Local government is facing unprecedented challenges. What do you identify as the key challenges facing Scottish local government?
COSLA has a very clear lobbying position that we launched a few weeks ago (December 2022), so we are all acutely aware of the local government pressures and our pressures in financial year 2023/24 have been assessed as over £1 billion.
We are lobbying for this amount. Council leaders are very clear about the pressures that they are facing – this situation prompted unprecedented action from all 32 Council Directors of Finance who wrote to Deputy First Minister to express concerns about the financial sustainability of councils and the tough choices that will impact the services that the public rely upon. So, the pressures on the local government are well-documented, and we hope the December 15th Scottish Government budget brings some reassuring news.
Recorded on the eve of the Scottish Budget, click here to find COSLA’s full response to the Scottish Government budget!
Building on that, it would be interesting to hear what you now think of the COSLA president and the role of COSLA. What has surprised you since coming into the role?
Being elected! It has been somewhat of a baptism of fire since June. No one could expect the challenges of the last few months so it has been fast paced.
Before June, as a Deputy leader in Moray Council my attention to COSLA was sporadic. So, coming into the President role it was all very new to me and it would have been easy to feel overwhelmed.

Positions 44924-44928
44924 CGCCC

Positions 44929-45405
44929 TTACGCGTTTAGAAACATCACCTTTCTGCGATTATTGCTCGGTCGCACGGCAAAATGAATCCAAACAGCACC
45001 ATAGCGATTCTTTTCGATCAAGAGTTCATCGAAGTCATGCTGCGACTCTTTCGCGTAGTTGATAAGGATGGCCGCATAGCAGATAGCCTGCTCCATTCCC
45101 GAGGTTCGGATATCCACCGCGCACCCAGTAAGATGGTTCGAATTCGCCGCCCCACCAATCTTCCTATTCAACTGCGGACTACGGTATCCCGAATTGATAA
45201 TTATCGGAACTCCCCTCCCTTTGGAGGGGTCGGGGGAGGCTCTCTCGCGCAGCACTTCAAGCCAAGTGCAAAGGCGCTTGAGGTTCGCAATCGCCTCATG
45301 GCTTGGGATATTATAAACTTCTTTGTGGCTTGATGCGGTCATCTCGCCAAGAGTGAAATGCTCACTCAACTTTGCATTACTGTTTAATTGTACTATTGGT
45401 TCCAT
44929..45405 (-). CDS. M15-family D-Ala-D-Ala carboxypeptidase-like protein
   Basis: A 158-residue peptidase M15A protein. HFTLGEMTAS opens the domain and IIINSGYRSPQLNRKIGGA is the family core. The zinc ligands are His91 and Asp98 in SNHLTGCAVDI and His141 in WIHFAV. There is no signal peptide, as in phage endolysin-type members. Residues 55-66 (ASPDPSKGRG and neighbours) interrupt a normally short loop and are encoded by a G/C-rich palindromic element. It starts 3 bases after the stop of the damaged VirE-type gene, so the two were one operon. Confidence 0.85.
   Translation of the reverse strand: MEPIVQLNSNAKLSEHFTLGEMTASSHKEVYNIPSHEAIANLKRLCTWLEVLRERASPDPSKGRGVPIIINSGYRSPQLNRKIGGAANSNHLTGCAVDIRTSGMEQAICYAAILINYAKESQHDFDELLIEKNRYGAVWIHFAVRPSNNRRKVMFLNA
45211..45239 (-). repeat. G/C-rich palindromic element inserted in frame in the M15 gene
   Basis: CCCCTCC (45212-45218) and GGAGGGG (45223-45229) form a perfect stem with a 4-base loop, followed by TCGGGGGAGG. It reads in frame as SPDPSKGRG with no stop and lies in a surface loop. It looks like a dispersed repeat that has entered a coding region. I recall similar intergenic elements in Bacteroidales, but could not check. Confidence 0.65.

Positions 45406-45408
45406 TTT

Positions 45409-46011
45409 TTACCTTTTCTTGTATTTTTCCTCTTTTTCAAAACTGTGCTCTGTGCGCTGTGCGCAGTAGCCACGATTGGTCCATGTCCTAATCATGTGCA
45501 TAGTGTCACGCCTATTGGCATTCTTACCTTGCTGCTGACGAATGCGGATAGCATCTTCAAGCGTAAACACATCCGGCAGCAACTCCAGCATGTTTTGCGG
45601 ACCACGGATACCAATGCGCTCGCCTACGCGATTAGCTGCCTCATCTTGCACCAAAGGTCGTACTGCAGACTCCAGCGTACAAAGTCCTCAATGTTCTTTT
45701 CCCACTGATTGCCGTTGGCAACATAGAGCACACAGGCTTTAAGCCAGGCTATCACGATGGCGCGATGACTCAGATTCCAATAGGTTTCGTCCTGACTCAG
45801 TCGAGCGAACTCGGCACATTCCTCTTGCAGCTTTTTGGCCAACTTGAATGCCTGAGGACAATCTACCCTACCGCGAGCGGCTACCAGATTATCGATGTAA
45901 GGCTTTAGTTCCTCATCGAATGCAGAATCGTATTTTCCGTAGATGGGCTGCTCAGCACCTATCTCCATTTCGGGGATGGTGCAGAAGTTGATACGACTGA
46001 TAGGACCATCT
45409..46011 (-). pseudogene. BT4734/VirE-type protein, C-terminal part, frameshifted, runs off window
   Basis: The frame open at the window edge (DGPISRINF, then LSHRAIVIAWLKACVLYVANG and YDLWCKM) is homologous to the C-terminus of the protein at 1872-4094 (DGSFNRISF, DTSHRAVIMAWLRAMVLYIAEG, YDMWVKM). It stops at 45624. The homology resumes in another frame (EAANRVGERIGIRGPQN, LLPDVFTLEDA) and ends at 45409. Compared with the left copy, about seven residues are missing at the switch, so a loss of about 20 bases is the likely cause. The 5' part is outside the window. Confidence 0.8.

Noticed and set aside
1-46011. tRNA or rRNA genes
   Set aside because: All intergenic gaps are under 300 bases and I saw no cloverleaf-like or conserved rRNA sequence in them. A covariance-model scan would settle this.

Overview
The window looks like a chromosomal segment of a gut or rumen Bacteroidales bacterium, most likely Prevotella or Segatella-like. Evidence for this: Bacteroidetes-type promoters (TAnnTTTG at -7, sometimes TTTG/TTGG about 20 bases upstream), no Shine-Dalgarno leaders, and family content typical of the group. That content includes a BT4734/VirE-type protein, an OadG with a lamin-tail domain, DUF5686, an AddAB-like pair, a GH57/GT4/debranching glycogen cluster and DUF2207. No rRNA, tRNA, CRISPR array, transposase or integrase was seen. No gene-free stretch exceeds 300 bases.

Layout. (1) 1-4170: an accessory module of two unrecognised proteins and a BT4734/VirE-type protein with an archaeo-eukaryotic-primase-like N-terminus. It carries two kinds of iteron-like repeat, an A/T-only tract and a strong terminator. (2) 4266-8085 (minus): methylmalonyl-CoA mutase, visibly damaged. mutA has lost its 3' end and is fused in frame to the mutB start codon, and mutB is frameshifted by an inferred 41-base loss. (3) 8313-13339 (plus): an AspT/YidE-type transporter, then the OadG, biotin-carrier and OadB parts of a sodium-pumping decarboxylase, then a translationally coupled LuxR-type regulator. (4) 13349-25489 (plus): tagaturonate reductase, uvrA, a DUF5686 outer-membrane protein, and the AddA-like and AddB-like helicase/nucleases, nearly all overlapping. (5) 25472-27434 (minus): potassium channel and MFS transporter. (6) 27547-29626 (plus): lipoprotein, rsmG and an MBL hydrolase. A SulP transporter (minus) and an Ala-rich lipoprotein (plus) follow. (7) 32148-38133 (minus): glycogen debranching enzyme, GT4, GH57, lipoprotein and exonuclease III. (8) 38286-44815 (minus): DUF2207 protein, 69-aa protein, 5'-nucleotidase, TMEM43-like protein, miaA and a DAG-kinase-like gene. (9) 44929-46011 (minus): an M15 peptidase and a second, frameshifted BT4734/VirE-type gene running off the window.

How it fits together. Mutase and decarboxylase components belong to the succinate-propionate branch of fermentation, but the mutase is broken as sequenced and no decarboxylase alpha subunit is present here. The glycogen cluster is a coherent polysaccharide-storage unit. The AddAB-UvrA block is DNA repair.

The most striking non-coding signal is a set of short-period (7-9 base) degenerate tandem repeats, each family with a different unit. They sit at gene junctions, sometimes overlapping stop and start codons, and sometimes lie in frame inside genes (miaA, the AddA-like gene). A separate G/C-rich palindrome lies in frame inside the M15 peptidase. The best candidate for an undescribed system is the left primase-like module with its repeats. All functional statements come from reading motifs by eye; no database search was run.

However, what was important for me was the ability to translate what I do locally into this national role. So, you stand for local government because you are passionate about your community and this is what inspired me to get involved in Parent Councils, Village Hall boards and to be a Brownie leader. I saw the power, dedication and passion in my communities and this passion for where I live is what made me stand in 2017.
So, for COSLA, I find it important to look at that micro experience and translate it into the macro. When I do that, I find that the issues I deal with in Moray are usually the same, but in COSLA they are just a little bigger.
I was also massively helped by the Presidential team. There is a wealth of experience and support from Cllr Steven Heddle as my deputy VP, and a great support from our 5 policy spokespeople, so thanks to Katie, Tony, Gail, Paul and Maureen for the camaraderie and the expertise.